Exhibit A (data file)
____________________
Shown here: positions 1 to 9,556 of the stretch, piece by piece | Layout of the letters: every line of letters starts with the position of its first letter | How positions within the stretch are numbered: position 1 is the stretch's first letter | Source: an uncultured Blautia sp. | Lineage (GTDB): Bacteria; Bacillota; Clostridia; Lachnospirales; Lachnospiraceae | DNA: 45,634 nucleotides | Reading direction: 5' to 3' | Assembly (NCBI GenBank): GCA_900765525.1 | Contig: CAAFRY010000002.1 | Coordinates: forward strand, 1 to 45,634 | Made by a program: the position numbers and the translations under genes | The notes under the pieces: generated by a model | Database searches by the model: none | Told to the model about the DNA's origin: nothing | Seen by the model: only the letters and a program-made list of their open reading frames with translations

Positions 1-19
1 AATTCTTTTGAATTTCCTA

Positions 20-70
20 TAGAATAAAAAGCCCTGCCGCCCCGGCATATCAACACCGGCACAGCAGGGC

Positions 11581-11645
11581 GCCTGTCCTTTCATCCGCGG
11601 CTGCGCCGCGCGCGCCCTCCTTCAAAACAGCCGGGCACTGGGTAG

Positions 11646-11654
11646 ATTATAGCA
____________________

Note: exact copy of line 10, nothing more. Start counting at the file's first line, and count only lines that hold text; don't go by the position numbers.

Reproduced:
11646 ATTATAGCA